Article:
Working Week

Friday, July 17th, 2009

Today closes out my first week of working “for” the Free Software Foundation Europe; the word “for” is in quotes because there is still some formalization left to do. Still, the FSFE — and more particularly the Freedom Task Force — is what occupies my time during the week. In terms of response times, that means I’m on call for FTF things during working hours in western Europe. “FTF things” includes planning and executing educational services around Free Software licensing, facilitating infrastructure activities and managing FSFE’s legal affairs; as a whole this is aimed at the promotion of proper use of Free Software.

At the same time, this has an effect on the other Free Software work that I do. My day job is the FSFE, and KDE issues (primarily the OpenSolaris porting work) are going to move more strongly to the evening hours, something like 9-11pm. So do not necessarily expect responses to KDE things, especially bug reports or requests for testing, during the day or while I’m traveling on business. It’s just so easy to get distracted by, say, fiddling around with Qt creator. KDE legal affairs may be compatible with business hours, depending on the topic. What I really need is a green, a purple and a blue hat to indicate what thing I’m working on at any given moment. Maybe I should file a feature request for KMail, disallowing access to certain mail folders during the work day; that would help enforce discipline for me quite a bit.

This first working week was mostly filled with the IFOSSLR launch in London; the journal is independent, but the FTF is keenly interested in high-quality legal opinion on topics around Free Software. I think this is the beginning of a beautiful friendship.


Thursday, July 16th, 2009

The new legal journal IFOSSLR was launched officially yesterday; see also Carlo Piana’s description. For a legal journal, I think we can claim a real success already, with many thousands of downloads. The topics covered include procurement, risk, the Jacobsen case and random comments by myself around Free Software branding. At the launch event, kindly hosted by Berwin Leighton Paisner, I ran into Glyn Moody (a bit on open access journals, too) and Karen Sandler (from the SFLC). It was just like being back on the Canary islands, almost.

I also discovered that after ten hours of exposure to lawyers, I pass out. Sorry about that, Malcolm.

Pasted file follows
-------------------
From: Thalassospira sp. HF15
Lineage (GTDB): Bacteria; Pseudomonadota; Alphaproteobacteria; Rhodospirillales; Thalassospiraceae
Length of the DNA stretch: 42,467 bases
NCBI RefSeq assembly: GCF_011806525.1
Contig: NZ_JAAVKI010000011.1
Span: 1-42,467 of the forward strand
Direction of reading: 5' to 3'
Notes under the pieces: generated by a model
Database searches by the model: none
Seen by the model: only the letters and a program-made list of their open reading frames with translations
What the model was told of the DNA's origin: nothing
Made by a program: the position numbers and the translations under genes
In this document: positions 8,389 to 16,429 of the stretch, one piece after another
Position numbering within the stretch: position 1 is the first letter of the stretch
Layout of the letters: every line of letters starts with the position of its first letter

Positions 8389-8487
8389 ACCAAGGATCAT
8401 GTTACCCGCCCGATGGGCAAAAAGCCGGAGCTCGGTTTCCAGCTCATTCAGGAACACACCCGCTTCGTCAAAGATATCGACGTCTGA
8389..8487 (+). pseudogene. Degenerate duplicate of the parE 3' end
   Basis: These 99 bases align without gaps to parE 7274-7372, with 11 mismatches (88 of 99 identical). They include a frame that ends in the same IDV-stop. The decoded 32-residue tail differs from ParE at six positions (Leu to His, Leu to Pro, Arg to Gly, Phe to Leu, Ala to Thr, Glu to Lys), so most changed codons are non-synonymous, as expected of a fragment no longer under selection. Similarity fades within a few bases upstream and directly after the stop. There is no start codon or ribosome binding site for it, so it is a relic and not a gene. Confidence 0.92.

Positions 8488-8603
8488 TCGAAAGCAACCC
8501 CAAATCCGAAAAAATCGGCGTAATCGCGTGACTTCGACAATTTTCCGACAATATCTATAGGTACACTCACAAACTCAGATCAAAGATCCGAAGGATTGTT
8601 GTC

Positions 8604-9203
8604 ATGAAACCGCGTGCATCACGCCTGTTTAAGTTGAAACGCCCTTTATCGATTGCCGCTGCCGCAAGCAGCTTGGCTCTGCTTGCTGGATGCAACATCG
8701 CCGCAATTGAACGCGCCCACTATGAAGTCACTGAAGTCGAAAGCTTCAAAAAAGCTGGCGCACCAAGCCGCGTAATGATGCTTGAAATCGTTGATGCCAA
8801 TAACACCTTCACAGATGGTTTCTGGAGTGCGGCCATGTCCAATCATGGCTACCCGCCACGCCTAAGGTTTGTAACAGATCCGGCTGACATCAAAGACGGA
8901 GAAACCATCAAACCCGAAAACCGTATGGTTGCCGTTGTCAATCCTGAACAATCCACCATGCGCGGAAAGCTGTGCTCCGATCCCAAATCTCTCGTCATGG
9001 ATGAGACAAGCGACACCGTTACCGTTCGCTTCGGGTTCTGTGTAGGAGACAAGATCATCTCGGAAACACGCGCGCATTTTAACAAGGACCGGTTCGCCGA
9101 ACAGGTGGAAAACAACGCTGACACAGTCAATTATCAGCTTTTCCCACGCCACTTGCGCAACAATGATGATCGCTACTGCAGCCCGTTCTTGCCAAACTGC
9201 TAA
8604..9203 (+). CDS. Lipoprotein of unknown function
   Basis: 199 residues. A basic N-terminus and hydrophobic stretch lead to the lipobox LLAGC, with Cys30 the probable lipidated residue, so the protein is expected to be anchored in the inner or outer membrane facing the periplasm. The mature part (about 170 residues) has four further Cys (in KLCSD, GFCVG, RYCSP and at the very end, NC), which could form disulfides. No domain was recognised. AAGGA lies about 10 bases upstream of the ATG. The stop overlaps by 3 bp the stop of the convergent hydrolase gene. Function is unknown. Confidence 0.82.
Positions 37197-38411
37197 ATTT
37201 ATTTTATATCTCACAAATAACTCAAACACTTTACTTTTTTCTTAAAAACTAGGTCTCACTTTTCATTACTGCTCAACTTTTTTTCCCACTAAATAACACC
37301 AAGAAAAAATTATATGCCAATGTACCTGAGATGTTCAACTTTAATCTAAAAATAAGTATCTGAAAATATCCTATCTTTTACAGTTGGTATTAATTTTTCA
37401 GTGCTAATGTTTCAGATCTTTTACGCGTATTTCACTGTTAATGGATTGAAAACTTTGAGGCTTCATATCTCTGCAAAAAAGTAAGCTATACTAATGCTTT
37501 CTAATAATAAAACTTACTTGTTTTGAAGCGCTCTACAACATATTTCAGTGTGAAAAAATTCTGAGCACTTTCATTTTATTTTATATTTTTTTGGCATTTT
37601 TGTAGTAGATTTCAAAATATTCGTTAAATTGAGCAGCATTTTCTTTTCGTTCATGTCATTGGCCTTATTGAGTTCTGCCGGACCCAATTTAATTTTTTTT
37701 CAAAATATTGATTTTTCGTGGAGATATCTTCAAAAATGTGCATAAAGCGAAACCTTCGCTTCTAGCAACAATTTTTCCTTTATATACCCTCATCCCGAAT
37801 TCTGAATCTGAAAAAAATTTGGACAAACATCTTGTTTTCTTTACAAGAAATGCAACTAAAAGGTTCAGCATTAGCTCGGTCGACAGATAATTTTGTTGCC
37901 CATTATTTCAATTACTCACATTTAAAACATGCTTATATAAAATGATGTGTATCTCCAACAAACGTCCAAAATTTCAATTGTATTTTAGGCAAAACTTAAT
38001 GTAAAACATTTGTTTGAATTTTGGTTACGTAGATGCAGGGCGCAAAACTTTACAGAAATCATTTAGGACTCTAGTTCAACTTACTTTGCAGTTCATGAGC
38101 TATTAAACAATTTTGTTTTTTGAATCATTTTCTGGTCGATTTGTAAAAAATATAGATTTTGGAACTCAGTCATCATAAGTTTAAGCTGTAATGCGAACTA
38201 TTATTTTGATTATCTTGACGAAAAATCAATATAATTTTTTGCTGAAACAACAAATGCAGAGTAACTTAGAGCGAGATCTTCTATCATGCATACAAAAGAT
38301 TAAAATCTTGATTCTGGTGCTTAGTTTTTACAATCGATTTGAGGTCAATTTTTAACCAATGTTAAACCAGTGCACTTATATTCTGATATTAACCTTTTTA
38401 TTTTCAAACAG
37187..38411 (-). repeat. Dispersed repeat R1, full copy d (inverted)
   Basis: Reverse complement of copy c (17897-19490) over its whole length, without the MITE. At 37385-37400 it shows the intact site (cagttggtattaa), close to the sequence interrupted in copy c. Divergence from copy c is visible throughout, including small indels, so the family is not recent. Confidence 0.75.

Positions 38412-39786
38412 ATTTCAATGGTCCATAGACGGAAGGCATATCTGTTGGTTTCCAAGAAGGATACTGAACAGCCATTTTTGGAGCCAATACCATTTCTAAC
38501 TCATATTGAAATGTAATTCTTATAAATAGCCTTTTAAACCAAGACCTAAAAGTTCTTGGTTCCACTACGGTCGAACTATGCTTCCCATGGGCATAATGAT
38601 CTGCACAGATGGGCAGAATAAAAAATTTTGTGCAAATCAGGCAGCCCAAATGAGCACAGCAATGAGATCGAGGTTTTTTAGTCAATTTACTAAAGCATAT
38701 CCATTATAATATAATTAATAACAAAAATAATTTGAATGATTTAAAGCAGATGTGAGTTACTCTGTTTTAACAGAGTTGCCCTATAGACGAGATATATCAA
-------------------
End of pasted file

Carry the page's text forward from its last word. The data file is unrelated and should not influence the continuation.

New Legal Journal

Tuesday, July 14th, 2009

There’s a new legal journal out, and it is all about (and by) us. “Us” in the wide sense of the word, those people that are concerned with legal issues around Free Software communities, projects, organizations. You can find it on boing boing as well, where Andrew Katz, one of the editorial team, is quoted as “even lawyers can adopt a collaborative model and create something both free as in freedom, and as in beer.” This collaboration is in part thanks to the Freedom Task Force of the Free Software Foundation Europe, which has created a neutral ground for exactly this kind of collaboration and sparring around Free Software law questions. You’ll see that positive, constructive dialogue is our main weapon.

If you were to look in the journal, you’d find a piece by me commenting on some topics that were active in march and april, basically a blog on paper. I like it that way, and I feel my role both as a columnist for that journal and within the FTF as a whole is to push the technical and community aspects. In other words, make sure that the topics that are relevant in Free Software communities are taken up by the legal experts that write for the journal. In the meantime, I’m learning about the practice and interpretation of law. It’s fun to get lost in the twisty passages of esoteric interpretations of licenses, but far more useful in the medium term to provide services aimed at projects and businesses involved with Free Software. The journal, I think, provides a means to communicate interpretations of the law to all involved — also people in the projects, not on the bench.